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THE“CAMPUS August 30, 2017 – Volume 110 Issue 55

Students unite after Tropical Storm Harvey hits Texas Zoe Travers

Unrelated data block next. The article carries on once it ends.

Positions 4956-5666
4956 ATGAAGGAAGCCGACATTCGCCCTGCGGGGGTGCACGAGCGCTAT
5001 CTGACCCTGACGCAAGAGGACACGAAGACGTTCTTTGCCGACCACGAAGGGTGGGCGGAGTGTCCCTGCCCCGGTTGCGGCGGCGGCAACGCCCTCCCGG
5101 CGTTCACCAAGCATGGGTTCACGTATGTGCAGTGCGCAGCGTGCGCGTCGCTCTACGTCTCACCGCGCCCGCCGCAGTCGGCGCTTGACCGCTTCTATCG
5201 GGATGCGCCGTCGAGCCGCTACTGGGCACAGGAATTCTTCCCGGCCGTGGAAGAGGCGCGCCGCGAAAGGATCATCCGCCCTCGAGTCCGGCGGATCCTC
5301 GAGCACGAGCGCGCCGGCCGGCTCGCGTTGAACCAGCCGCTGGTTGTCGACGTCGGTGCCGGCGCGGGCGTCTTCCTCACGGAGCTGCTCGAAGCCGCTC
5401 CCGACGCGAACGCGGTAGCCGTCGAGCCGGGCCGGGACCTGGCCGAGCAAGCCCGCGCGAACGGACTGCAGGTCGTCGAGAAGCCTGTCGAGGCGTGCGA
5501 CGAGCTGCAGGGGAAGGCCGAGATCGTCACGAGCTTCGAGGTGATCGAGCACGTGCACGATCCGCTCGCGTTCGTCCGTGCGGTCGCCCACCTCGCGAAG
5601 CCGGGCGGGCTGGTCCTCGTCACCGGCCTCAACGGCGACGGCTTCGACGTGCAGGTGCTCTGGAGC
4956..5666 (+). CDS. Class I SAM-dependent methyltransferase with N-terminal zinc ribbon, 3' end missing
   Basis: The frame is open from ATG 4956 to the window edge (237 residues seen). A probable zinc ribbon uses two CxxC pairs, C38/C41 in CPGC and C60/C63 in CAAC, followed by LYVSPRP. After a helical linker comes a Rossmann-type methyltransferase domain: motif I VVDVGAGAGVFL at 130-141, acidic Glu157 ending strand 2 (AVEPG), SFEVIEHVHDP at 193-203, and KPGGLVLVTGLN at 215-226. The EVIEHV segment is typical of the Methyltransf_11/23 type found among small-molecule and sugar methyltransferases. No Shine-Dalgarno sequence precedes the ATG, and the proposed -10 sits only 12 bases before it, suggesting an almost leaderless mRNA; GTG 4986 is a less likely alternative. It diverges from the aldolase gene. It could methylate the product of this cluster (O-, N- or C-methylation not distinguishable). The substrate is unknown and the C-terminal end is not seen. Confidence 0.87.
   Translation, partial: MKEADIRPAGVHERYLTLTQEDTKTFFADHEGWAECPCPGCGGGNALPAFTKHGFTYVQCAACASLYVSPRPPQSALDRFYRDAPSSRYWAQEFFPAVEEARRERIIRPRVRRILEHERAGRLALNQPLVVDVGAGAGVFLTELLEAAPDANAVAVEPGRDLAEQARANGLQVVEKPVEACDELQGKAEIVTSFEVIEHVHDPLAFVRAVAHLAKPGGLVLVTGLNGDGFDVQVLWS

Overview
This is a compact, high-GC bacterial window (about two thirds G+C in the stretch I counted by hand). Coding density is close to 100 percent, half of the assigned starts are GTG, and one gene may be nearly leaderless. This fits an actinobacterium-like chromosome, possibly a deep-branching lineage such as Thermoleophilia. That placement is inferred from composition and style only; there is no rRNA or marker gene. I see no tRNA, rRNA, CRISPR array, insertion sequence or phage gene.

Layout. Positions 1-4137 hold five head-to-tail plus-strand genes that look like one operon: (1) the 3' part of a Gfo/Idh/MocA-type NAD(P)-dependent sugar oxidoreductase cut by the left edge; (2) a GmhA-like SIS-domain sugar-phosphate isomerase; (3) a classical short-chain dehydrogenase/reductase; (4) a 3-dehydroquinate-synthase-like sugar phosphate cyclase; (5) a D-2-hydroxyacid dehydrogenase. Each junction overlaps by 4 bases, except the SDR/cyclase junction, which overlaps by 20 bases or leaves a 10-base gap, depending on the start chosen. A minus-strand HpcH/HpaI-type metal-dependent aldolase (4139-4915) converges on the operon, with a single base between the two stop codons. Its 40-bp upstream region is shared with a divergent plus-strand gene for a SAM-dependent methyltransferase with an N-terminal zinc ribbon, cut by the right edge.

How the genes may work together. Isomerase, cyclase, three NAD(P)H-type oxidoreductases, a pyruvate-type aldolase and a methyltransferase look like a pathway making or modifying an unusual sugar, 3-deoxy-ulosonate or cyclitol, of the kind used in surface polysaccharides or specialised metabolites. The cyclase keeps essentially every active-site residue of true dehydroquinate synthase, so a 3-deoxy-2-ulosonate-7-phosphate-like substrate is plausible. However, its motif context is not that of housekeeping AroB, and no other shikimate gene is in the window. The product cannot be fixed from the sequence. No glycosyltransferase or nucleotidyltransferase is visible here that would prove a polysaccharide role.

Students from the Houston area are struggling to find answers and looking for support on campus after a recent storm. Tropical Storm Harvey was a Category 4 hurricane with winds of 130 mph when it landed Friday, according to an article in the New York Times. Hurricane Harvey made landfall northeast of Corpus Christi. Damage has continued through the week with severe flooding, devastation of homes and record-breaking rainfall. At least five people had died and more than a dozen were injured at Monday’s presstime. Experiencing disaster Callie Michaud, costume design and production senior, said she’s worried about her family during this disaster. “My family has been affected in various ways, with my grandparents having had a tornado touch down about two miles from their home in Katy, and my parents living two blocks south of the Addicks reservoir, which the city is preparing to drain over the next few days to prevent it from overflowing and flooding our neighborhood,” Michaud said. Michaud found out Monday morning that the chimney sprung a leak, resulting in some damage.